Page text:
Visions Beyond is an group exhibition that explores ideas of spirituality, immateriality, fluidity and the experiential; and their potential to flow beyond, across and through artists and their individual works. Underpinning these diverse practices is a striving for a state of being that is otherworldly and using a sensory experience of light and colour. Visions Beyond is an exhibition that employs the interdisciplinary media practices of Jobe Williams, Campbell Henderson, Bronte Hock, Tess Williams, JonathanBolitho, Emily Hana Johnson & Jennie Feyens. Through a collaborative making process, these artists give and take influence from one another to create a multi-sensory conversation circulating around the notion of transcendentalism.
This aesthetically playful exhibition occupies a phenomenological and sensorially affective space of exploration, where each artist’s individual styles connect through close collaboration and curation.
Bronte Hock’s work explores spirituality through religious iconography and the repeating gestures found within religious studies. There is an element of abstraction in Bronte’s work which is mirrored by Tess Williams’ painting works which explore repetition as a spiritual practice. Alongside these, sits Tess’ performance work, which replicates yogic movement and the fluidity of whole-body actions. This is combined with Jobe Williams’ delayed projection visuals which overlay Tess’ movements, complimenting her actions with colours and shapes to reflect the intention of her practice. In a live performance space, Jobe and Tess’ collaborative practice engages the audience in an serene sensorial experience of a movement-based meditation. In alignment with this transcendental state of performance is Campbell Henderson’s projected video work which plays on the Ganzfeld effect, which is intended to engulf the viewer and trick the mind into intense hallucinatory visuals. Campbell and Jobe’s projection and prism photography works employ similar colour fields and motifs as they operate in the space together, pulling influence from one another. This is also true of Jobe and Jonathon Bolitho, who have a close collaborative practice that explores human homeostasis and the phenomena of light through interactive technology and electronics. Emily Hana’s paper sculptural works explore the relationship of light and shadow in affecting our understanding of objects. Similarly, Jennie Feyen utilises the medium of light to explore notions of sexuality and body politics. The fluid dialogue between the artists and their works in the exhibition space speaks directly to the central theme of the exhibition - that is a movement beyond, across and through.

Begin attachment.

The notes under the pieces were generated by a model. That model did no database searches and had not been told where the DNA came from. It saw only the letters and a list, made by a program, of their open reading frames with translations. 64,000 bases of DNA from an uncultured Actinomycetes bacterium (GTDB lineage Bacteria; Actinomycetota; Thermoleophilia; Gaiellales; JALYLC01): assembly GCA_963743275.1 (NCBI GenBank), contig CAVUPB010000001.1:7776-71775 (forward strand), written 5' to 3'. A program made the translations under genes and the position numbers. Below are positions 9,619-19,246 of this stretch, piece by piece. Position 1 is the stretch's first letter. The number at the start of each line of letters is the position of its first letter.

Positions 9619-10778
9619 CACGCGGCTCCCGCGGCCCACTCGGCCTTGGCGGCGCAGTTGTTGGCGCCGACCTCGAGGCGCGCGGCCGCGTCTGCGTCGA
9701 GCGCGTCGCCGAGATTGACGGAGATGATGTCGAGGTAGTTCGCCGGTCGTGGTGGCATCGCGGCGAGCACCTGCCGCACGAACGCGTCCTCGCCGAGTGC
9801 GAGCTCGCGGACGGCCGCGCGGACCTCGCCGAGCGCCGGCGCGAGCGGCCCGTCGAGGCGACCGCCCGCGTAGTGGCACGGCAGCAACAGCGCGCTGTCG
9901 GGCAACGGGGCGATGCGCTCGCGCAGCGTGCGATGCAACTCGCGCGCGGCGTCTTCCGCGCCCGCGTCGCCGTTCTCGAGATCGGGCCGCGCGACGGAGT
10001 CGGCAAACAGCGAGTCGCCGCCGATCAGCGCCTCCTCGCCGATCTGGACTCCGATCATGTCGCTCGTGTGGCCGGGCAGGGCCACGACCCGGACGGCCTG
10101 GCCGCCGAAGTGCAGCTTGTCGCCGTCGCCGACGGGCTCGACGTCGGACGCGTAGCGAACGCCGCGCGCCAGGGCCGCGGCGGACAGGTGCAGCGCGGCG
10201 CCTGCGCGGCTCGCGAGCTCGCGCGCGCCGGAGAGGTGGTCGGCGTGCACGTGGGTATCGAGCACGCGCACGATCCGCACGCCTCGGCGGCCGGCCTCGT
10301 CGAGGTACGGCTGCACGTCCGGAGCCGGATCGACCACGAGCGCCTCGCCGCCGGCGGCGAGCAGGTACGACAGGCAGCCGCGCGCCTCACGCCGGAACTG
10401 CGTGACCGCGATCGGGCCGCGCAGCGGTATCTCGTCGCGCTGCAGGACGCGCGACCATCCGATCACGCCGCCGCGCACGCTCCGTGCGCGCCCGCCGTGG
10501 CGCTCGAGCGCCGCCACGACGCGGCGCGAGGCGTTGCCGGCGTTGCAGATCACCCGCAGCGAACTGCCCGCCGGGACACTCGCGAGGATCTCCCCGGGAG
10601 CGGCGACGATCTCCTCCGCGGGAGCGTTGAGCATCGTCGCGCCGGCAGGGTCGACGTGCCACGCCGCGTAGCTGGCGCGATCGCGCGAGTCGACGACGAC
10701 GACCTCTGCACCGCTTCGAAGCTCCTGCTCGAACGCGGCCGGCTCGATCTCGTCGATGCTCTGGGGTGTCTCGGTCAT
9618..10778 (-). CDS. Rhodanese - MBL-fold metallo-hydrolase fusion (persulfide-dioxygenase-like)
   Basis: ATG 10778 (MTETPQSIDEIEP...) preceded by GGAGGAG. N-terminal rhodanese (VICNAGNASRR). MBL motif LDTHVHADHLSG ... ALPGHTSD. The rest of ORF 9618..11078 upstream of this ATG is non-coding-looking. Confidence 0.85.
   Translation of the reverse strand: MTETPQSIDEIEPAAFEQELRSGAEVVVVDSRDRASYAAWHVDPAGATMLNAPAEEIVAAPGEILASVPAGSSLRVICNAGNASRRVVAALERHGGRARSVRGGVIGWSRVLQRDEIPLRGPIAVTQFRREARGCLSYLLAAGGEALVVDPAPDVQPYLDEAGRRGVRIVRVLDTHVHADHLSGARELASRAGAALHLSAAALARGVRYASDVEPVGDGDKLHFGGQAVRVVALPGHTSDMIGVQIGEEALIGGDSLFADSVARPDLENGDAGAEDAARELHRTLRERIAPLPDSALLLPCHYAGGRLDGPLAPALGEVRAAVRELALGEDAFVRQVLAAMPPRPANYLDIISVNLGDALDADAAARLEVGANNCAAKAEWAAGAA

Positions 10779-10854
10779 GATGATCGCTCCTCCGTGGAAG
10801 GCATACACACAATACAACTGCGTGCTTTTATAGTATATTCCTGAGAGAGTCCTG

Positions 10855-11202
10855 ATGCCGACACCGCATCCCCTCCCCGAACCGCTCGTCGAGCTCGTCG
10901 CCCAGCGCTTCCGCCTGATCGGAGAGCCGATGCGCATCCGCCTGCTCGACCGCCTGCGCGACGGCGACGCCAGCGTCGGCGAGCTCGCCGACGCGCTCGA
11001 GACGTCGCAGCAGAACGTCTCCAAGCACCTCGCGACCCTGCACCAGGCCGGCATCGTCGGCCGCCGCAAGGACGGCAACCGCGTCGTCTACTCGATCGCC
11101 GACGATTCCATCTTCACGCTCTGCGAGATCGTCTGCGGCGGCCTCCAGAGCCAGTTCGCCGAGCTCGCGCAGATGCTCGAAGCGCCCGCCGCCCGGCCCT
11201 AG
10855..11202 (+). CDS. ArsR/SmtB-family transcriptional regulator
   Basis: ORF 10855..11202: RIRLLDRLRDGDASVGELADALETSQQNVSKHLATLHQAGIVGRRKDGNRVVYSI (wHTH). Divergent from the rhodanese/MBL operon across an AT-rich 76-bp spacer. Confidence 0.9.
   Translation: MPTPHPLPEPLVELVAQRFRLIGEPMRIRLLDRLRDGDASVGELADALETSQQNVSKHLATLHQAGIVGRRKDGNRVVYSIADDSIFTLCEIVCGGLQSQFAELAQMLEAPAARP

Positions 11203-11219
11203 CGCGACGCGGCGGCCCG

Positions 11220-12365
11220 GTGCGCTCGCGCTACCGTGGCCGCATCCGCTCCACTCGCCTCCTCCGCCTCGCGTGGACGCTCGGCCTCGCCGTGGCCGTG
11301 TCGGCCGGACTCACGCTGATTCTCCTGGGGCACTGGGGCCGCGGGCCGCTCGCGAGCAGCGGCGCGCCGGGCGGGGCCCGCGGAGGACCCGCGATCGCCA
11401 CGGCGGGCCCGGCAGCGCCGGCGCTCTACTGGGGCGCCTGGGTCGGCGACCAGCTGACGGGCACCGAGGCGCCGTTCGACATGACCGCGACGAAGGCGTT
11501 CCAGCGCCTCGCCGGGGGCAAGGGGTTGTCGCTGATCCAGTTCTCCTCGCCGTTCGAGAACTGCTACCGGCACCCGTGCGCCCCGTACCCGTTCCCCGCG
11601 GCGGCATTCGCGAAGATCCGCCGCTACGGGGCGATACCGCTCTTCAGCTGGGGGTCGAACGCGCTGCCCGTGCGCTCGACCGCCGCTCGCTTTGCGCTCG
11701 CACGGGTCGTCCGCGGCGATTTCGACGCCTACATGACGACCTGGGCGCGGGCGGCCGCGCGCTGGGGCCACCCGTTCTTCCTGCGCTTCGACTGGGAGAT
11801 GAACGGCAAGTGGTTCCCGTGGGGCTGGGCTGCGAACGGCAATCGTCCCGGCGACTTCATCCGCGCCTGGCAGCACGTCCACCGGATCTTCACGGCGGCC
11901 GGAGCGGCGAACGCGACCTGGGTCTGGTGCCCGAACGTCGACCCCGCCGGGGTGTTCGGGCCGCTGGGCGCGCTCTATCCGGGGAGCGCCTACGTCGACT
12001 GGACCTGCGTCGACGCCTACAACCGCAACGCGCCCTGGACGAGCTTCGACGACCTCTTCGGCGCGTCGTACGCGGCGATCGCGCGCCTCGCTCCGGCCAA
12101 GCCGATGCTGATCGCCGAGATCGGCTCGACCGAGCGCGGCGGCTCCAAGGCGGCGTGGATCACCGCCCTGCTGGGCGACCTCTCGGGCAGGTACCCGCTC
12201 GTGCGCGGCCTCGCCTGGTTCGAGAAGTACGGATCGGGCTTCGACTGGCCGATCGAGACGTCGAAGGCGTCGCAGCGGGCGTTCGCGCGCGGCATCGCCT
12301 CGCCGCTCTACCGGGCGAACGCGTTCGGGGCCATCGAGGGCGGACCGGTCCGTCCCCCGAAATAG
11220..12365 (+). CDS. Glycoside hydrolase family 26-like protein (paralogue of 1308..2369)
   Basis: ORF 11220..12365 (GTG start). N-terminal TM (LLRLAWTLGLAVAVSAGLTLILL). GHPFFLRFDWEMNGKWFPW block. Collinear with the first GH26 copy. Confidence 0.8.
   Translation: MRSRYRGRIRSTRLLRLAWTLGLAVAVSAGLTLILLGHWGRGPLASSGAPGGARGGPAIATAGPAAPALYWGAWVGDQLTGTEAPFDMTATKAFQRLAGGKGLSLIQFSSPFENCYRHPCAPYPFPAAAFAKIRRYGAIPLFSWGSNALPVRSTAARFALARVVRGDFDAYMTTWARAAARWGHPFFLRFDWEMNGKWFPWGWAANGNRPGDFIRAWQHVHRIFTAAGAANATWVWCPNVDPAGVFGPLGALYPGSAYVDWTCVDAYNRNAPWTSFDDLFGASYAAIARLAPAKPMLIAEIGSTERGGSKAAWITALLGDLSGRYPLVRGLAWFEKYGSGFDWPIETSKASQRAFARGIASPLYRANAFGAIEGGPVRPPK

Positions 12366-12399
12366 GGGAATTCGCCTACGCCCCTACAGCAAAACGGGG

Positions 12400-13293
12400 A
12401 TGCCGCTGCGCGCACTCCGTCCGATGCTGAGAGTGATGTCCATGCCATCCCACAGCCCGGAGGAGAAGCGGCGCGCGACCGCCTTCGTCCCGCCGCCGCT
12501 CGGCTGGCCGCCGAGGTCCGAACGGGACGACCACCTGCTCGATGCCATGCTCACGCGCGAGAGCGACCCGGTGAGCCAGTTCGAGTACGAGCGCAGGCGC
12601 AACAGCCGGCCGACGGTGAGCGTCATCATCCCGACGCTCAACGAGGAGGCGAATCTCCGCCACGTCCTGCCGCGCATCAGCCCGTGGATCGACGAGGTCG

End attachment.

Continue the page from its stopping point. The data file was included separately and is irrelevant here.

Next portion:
With a wide variety of material experimentation, this collaborative group exhibition explores interdisciplinary art making practices underpinned by the notion of a sensorial experience of transcendentalism. In this way theVisions Beyond exhibition is a practice of meditation and mediation through sculpture, sound, video and performance.
Words by Bronwen Williams